In August 2005, a tiny mummified body was found in the ancient Persian village of Makhunik in what is now Iran. The discovery caused an international sensation when researchers reported that the remains belonged to an adolescent dwarf and that excavations of the ancient town revealed architecture that suggested it was a city of little people. Now the city, sometimes referred to as an Iranian Lilliput, is back in the headlines because the country is trying hard to draw in tourists to their unique site.
Efforts to Put Makhunik on the Tourist Map
Albawaba reports that there is currently a belief that “the unique architecture of the village and its historical background are still an untapped potential for tourism.” Recently work has taken place to make the site more appealing, with about $17,000 being infused just in past year’s restoration work and a comprehensive study.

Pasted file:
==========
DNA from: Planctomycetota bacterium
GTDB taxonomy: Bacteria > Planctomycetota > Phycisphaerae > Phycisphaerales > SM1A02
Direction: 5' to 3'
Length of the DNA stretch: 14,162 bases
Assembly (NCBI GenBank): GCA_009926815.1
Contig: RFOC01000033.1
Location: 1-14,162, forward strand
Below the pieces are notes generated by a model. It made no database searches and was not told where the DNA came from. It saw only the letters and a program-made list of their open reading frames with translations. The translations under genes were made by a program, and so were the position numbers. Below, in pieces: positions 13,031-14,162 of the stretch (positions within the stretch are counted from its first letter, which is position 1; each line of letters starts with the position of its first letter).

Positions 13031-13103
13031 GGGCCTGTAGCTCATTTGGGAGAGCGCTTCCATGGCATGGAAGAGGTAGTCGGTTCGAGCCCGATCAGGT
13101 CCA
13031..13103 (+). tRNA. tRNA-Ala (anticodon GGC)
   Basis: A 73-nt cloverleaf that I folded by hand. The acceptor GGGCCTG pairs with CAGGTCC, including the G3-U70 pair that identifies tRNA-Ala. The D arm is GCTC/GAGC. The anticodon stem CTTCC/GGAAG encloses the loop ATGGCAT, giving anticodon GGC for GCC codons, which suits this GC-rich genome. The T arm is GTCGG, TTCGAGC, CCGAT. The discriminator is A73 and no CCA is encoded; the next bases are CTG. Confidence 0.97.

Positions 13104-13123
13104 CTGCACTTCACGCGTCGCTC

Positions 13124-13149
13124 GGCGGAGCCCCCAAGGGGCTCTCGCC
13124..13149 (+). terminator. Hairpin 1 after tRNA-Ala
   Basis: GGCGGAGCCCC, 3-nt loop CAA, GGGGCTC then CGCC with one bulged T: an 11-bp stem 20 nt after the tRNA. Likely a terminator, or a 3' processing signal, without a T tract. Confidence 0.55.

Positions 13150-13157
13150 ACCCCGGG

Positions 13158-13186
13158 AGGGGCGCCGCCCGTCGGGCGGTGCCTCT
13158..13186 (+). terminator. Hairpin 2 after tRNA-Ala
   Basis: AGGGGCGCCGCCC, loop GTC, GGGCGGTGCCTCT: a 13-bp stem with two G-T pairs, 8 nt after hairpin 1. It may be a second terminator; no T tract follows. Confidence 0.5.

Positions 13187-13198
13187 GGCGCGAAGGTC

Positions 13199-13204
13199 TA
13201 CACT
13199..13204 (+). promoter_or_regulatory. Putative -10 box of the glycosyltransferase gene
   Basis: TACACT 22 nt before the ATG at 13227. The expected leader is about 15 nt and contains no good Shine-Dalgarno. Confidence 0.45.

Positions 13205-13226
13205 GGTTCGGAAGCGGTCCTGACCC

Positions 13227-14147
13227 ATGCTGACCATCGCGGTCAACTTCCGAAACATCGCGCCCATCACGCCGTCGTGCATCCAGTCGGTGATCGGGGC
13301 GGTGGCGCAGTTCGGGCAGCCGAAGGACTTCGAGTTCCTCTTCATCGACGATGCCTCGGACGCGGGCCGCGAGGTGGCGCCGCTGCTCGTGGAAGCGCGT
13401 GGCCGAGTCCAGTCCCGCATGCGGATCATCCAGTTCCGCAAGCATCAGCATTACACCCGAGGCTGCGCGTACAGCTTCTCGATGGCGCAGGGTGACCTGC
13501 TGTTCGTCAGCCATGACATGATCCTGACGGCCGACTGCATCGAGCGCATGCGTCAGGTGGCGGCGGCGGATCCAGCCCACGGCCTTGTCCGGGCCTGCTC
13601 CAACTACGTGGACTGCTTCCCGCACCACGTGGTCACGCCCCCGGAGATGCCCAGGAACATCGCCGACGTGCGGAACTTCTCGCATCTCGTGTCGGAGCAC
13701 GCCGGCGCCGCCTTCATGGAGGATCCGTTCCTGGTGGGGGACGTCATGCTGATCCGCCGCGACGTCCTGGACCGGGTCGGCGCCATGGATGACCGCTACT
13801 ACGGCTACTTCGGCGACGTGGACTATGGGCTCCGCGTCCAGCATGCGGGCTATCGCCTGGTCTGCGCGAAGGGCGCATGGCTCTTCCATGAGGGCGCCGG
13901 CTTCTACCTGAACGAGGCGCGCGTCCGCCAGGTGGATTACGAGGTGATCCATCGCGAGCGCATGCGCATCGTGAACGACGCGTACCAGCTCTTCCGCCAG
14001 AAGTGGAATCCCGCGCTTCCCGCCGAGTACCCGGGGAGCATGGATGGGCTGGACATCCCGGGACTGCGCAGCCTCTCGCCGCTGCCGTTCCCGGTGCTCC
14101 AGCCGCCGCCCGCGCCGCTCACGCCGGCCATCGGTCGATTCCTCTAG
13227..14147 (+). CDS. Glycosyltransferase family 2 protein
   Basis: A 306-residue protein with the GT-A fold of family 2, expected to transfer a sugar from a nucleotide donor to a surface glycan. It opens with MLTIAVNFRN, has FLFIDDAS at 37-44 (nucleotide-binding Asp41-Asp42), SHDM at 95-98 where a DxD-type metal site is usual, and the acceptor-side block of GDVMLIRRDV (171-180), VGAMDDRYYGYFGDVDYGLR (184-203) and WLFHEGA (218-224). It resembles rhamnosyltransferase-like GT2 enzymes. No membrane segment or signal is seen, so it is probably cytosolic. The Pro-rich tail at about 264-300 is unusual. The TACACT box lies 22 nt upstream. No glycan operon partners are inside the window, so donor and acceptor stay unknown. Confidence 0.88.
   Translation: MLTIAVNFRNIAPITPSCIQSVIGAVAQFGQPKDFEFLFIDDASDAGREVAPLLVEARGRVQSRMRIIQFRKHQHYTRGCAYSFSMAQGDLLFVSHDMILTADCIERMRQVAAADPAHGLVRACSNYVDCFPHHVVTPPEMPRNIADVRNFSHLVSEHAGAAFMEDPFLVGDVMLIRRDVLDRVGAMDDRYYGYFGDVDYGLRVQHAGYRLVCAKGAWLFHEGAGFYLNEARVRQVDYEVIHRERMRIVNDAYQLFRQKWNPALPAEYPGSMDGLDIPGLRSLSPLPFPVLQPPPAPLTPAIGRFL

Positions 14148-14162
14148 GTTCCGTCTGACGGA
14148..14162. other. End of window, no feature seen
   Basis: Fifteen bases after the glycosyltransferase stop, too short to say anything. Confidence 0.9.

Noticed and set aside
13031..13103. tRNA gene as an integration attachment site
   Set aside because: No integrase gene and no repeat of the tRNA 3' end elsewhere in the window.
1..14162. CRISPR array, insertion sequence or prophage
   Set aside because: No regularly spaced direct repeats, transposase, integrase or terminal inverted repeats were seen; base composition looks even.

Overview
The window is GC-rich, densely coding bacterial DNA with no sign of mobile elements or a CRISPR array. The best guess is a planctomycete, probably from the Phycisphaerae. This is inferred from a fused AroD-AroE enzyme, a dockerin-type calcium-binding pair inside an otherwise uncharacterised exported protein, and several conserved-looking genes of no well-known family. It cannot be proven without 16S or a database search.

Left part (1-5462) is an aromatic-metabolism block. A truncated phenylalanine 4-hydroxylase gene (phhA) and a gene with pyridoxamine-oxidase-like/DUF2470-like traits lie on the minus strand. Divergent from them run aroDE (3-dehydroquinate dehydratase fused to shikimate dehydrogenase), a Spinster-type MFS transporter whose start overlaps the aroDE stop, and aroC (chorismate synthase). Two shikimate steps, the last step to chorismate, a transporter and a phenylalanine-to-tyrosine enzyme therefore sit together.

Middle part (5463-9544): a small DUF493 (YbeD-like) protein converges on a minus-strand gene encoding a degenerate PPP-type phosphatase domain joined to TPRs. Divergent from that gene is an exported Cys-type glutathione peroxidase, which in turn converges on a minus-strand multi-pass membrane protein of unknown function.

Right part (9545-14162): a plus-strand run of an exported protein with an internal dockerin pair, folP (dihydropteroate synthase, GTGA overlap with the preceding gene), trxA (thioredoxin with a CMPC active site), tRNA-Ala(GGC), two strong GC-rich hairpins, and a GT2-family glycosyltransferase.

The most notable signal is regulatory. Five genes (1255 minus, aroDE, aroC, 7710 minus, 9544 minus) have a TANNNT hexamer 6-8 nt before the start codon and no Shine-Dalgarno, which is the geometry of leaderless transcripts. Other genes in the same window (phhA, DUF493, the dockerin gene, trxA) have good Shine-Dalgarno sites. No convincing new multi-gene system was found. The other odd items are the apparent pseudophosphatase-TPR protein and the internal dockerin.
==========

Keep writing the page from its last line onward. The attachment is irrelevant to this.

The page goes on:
The governor of Sarbisheh, Mohammad Mohammadi recently suggested necessary changes to make that goal a reality. He said:
“We should try [our best] to develop capacities of the wonderful villages of Chensht and Makhunik to boost tourism and to attract foreign tourists. Such goal[s] will not be achieved unless [we] provide necessary infrastructure for passengers and create residential spaces in the form of eco-lodges in villages that bear cultural and tourist attractions.”